Chinese citizens will soon have to start using facial identification in order to sign up for internet services or get a new mobile number. The Chinese government announced last month that residents applying for a new mobile or internet device will have their faces scanned by telecommunications carriers. The new rules will apply from December 1. China's Ministry of Industry and Information Technology (MIIT), which is the state agency responsible for internet and technology regulation, wrote that the decision was part of its moves to "safeguard the legitimate rights and interests of citizens in the cyberspace" and prevent fraud, according to Quartz. Recent reports indicate that China has around 854 million internet users.
Microsoft is turning to AI and machine learning to let Xbox gamers filter the language they see in text messages. It is introducing customisable filters that let gamers choose the vocabulary they see in messages from friends and rival players. Initially the filters cover just text but will eventually apply to voice chat as well. In a blog, Microsoft said the filters would be trialled with Xbox testers in October and then rolled out to all users of its console later in the year. Players will be able to decide what level of filtering they want to apply to their interactions with friends or people they take on in games, it said.
For that reason, Square is now letting business owners automate the rescheduling process with a chatbot called Square Assistant. Business owners that are using Square's existing Appointments service can now confirm appointments with customers--or let them cancel or reschedule them--via text message, without any human involvement. It's the first product to come from Square's acquisition of conversational AI startup Eloquent Labs earlier this year. "For some of our customers, SMS is just a more efficient way to interact," says Ellen Blaine, a former Eloquent Labs engineer who is now a product manager at Square. "With Square Assistant, you can reschedule or confirm an appointment just by texting a couple of words."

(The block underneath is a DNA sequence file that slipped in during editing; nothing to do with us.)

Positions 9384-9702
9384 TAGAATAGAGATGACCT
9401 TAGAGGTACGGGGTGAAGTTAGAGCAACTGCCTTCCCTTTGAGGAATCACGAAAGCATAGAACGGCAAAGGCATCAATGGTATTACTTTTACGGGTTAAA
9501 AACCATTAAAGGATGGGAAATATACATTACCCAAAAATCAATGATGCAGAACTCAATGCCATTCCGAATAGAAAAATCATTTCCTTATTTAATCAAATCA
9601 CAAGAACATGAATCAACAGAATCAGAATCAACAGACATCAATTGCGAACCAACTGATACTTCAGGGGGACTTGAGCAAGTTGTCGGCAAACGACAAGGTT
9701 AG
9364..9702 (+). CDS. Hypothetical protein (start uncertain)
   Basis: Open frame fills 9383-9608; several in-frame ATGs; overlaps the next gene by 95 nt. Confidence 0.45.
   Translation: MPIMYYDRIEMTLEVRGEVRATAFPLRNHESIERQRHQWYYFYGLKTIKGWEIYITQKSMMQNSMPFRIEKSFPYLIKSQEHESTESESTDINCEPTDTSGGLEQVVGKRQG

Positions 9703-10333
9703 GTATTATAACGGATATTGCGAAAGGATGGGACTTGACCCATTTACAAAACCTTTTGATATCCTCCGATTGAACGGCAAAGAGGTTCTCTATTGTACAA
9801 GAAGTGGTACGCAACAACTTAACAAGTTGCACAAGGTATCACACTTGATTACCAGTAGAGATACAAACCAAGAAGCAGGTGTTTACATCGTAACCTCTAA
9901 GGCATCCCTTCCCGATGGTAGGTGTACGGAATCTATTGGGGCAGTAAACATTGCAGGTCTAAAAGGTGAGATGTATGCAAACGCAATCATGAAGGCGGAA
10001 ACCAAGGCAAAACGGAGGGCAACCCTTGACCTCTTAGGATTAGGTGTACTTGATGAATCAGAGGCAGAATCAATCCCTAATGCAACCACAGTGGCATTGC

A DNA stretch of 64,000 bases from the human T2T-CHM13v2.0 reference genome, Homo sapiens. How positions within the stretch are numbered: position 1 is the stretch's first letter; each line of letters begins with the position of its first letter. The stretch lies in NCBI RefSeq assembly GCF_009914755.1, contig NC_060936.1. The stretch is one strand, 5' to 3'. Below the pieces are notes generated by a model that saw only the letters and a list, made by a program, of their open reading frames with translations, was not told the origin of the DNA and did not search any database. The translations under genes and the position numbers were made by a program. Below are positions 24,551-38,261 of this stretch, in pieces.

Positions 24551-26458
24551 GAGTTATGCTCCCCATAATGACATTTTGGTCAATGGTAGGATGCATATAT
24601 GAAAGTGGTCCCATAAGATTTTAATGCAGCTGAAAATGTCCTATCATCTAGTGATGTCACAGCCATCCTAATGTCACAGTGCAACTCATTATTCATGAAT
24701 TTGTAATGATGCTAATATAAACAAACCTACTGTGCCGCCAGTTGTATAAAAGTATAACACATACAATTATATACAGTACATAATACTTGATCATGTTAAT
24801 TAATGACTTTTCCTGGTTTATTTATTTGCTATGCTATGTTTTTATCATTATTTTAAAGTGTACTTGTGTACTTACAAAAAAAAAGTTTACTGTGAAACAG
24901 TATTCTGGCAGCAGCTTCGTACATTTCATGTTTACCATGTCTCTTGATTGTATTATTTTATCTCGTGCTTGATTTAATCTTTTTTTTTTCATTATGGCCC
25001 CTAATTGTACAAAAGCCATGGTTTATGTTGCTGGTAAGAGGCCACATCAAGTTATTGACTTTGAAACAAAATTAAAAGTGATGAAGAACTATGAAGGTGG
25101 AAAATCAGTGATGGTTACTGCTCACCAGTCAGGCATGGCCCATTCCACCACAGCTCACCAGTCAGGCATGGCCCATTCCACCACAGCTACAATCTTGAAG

Prof Stuart Russell wrote the book on artificial intelligence. But that was back in 1995, when the next few decades of AI were uncertain, and, according to him, distinctly less threatening. Sitting down with Ian Sample, Russell talks about his latest book, Human Compatible, which warns of a dystopian future in which humans are outsmarted by machines. But how did we get here? And what can we do to make sure these machines benefit humankind?
Esports is a billion-dollar competitive video gaming phenomenon, and a booming market. Professional players are drawing larger and larger team salaries, while monetizing their fans on personal channels. Meanwhile, big brand sponsors are turning into team owners and traditional sports team franchises are launching their own esports teams. It's no surprise that, today, online audience numbers for esports are growing at an incredibly fast rate -- tech consulting firm Activate estimated that there were 270 million global fans of esports in 2016 and projected that number to grow to 495 million in 2020. Chinese tech giant Tencent, developer of the first mobile esports franchise, Honor of Kings, generated $66 million in media rights and $64 million in sponsorship deals in just the first half of 2019.